Effect of facility-based HIV self-testing on uptake of testing among outpatients in Malawi: a cluster-randomised trial

By Kathryn Dovel, Frackson Shaba, O Agatha Offorjebe, Kelvin Balakasi, Mike Nyirenda, Khumbo Phiri, Sundeep K Gupta, Vincent Wong, Chi-Hong Tseng,  Dr. Brooke Nichols  Refiloe Cele  Eric Lungu, Tobias Masina, Thomas J Coates, Risa M Hoffman  |  | 

HIV self-testing increases testing uptake in sub-Saharan Africa but scale-up is challenging because of resource constraints. We evaluated an HIV self-testing intervention integrated into high-burden outpatient departments in Malawi.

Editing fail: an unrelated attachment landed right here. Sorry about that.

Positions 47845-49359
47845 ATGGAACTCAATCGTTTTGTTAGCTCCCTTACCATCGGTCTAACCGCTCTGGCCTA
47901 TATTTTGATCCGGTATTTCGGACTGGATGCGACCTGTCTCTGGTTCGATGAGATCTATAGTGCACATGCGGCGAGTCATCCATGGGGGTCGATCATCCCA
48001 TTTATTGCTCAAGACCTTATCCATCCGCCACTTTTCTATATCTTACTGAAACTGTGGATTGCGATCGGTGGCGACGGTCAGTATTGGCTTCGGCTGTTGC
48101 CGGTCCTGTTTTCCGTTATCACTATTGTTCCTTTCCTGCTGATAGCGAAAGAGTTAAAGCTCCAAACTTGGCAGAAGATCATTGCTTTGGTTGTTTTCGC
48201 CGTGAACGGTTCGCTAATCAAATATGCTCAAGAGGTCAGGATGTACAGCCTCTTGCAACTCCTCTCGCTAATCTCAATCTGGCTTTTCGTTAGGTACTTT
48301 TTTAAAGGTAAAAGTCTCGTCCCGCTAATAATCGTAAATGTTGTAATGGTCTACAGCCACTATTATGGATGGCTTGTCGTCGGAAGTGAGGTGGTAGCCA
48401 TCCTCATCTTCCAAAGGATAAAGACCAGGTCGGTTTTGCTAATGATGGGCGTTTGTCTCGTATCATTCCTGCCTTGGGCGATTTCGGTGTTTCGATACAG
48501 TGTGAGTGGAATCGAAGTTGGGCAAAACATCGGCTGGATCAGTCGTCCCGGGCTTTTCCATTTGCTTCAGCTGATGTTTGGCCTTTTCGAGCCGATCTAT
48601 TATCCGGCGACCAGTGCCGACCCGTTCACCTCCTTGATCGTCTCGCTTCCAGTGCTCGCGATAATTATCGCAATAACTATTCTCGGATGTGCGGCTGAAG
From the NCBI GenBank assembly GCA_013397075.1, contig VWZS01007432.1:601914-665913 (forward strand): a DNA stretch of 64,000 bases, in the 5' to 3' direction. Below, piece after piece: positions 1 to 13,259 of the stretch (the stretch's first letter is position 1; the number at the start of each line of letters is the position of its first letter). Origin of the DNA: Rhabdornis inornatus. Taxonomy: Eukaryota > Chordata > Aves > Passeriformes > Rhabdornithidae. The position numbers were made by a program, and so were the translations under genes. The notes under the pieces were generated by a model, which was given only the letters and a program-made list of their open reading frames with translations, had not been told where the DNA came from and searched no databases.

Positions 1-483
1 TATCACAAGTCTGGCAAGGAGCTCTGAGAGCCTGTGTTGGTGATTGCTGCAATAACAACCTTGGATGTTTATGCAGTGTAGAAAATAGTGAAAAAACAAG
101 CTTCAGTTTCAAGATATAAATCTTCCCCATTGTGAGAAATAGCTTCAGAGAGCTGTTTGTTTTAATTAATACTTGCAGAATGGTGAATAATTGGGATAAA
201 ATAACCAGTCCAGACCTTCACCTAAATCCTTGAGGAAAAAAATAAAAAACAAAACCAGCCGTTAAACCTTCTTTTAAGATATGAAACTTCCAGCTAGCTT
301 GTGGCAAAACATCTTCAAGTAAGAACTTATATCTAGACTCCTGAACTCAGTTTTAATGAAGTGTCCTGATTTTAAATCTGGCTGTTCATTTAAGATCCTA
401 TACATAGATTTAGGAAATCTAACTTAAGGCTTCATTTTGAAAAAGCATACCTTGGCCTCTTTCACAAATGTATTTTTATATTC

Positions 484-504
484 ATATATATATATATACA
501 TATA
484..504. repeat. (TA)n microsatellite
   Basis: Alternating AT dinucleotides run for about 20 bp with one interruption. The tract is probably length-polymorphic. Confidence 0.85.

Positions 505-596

Methods: In this cluster-randomised trial, we recruited participants aged 15 years or older from 15 outpatient departments at high-burden health facilities (including health centres, mission hospitals, and district hospitals) in central and southern Malawi. The trial was clustered at the health facility level. We used constrained randomisation to allocate each cluster (1:1:1) to one of the following groups: standard provider-initiated testing and counselling with no intervention (provider offered during consultations), optimised provider-initiated testing and counselling (with additional provider training and morning HIV testing), and facility-based HIV self-testing (Oraquick HIV self-test, group demonstration and distribution, and private spaces for interpretation and counselling). The primary outcome was the proportion of outpatients tested for HIV on the day of enrolment, measured through exit surveys with a sample of outpatients. Analyses were on an intention-to-treat basis. The trial is registered with ClinicalTrials.gov, NCT03271307, and Pan African Clinical Trials, PACTR201711002697316.

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